Today, the world celebrates the 50th anniversary of Earth Day. This milestone provides us all an opportunity to reflect on the progress we’ve made and the work we still have to do.
The Illinois Environmental Council formed shortly after the first Earth Day in 1975, as leaders in the state looked to convert the excitement of the time into a vehicle for lasting change.
We reached out to a few long-standing members of IEC to get their perspectives to share with you.
Virginia Scott joined IEC in 1977 and later assumed the role of executive director. Virginia remains involved with IEC today, and is one of my personal heroes. She recalls that,“IEC rode in on the first wave of environmental enthusiasm that we experienced in the 1970’s. Grassroots environmentalists saw a lack of presence for their cause at the State Capitol and asked ‘Can we work together? Do we want to work together? Are our interests aligned enough?’”
Fortunately, those leaders, including first executive director Jerry Wray, had incredible foresight and answered “Yes!” on all counts.
From those early days of strategic planning on weekend retreats and late nights around a campfire, I’m proud to say that IEC established itself a trusted partner to decision-makers.
As Virginia shared with me, “Your reputation is what you trade on. Legislators and their staff have learned they can count on IEC to be a reliable source of information.”
In fact, I learned that this is not the first time someone has pointed out the shared lineages of IEC and Earth Day: Denis Hayes, who coordinated the first Earth Day, keynoted IEC’s 1988 conference and inspired the group to celebrate the then upcoming 20th anniversary on a massive scale.
Origin stories are compelling, but I’m sure you’ll agree that it is the actions we take collectively and as individuals that make a difference.
The Illinois Environmental Protection Act was the first comprehensive environmental protection law in any state, and would not have passed in 1970 without massive public outcry. Barbara Flynn Currie, Illinois State Representative from 1979 – 2019, told us that after the act passed in the State House, “well-funded interests descended upon the State Capitol in an effort to prevent passage in the Senate. If not for the effort by grassroots organizations to organize the active participation and advocacy of Senators by their constituents, the bill would have been defeated.”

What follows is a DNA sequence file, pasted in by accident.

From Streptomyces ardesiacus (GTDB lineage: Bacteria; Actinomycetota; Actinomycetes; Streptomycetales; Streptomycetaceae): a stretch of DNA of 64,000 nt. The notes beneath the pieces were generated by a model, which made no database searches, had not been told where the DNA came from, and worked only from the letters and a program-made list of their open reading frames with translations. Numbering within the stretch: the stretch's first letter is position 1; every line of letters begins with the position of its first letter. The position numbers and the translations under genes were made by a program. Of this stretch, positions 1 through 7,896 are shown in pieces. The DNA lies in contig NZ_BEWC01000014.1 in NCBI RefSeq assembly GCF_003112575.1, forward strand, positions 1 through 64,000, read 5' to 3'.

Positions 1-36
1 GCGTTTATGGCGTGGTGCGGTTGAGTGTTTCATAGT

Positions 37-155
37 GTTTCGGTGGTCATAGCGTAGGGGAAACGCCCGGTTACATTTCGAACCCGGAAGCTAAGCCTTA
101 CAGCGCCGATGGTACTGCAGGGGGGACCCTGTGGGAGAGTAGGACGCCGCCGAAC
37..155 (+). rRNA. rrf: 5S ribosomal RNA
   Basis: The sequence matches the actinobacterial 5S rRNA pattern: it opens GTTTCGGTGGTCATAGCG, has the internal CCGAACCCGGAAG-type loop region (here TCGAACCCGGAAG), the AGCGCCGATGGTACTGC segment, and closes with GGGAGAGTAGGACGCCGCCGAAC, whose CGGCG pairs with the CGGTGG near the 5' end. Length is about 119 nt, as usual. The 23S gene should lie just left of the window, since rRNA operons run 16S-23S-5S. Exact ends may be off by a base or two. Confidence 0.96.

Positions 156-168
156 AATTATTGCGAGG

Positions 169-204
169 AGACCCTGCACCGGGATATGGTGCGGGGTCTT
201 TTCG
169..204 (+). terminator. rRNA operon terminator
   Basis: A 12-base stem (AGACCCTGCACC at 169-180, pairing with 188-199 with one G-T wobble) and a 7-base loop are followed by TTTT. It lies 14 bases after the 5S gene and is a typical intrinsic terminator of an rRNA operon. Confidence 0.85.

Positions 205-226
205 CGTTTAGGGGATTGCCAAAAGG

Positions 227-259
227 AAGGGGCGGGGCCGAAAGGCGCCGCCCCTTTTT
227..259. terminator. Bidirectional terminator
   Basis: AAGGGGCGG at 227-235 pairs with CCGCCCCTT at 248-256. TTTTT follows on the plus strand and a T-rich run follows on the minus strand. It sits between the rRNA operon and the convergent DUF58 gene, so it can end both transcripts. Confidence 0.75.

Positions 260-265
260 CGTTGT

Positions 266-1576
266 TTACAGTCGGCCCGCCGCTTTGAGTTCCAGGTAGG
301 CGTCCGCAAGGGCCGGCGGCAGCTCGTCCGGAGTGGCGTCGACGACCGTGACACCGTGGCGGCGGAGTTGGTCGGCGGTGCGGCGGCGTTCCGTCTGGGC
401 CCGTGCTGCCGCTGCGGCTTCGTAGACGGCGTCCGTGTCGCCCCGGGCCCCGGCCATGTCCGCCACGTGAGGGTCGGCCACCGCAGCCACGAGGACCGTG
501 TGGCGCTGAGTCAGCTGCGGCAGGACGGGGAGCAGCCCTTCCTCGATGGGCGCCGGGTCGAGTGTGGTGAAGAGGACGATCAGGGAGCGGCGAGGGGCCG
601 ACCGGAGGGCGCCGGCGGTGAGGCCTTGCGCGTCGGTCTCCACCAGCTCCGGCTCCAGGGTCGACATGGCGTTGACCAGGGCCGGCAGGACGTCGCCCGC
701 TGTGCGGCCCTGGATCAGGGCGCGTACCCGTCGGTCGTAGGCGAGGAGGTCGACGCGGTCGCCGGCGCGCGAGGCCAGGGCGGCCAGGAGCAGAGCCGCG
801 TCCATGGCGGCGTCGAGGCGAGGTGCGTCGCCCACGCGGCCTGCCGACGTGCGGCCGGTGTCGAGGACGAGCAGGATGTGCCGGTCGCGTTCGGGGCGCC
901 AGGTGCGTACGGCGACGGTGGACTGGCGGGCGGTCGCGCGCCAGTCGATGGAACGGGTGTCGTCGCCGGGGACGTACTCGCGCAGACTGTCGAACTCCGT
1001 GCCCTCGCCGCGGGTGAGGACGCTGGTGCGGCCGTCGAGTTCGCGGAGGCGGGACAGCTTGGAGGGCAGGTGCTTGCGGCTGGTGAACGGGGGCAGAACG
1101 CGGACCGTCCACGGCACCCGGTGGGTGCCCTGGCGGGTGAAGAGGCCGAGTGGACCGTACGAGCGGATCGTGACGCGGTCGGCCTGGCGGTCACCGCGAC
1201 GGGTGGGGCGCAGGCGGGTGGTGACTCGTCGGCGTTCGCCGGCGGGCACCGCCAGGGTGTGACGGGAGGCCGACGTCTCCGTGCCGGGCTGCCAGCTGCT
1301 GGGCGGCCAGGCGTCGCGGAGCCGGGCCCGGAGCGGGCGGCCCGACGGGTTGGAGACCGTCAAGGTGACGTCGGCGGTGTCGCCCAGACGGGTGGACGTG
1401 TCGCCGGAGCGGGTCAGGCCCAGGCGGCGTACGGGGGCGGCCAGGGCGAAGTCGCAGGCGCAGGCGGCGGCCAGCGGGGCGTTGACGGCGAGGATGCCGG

This campaign made clear that if the environmental community was going to continue to win against well-resourced industry groups, they were going to need an association of their own. Since our founding, IEC has played this vital role of bringing together environmentalists and ensuring that the public has a voice in the policymaking process. As Currie points out, “We are up against polluters who would like to have an easier time spewing nasty toxins into our air and water.”
Virginia Scott explained that IEC has been able to counteract these interests and pursue an agenda of our own. “Without deep pockets we have had to do other things. We became experts at activating grassroots environmentalists, using those voices and recognizing that information is power to achieve our goals.”
Today, IEC brings together nearly 100 affiliate organizations and thousands of action takers to effectively advocate for strong environmental policies. Currie says, “IEC has better relationships with more legislators than ever before and the general public is more in tune with our environmental priorities than ever.”
I’m thankful for environmental champions like Virginia, Barbara and IEC supporters who paved the way for Earth Day and the many many victories for the environment that we’ve seen since. It is our responsibility to build upon that legacy.
Even in uncertain times, there can be no doubt that we must transition to clean energy, protect open spaces, and ensure all Illinoisans have access to safe, affordable and clean water.
I hope the 50th Anniversary of Earth Day motivates you to get outside and appreciate our planet.
Earth Day 50 Video Series
We published an outpouring of messages from environmental champions including Attorney General Kwame Raoul, state legislators, MWRD Commissioners, and our IEC leadership. Is your elected official included?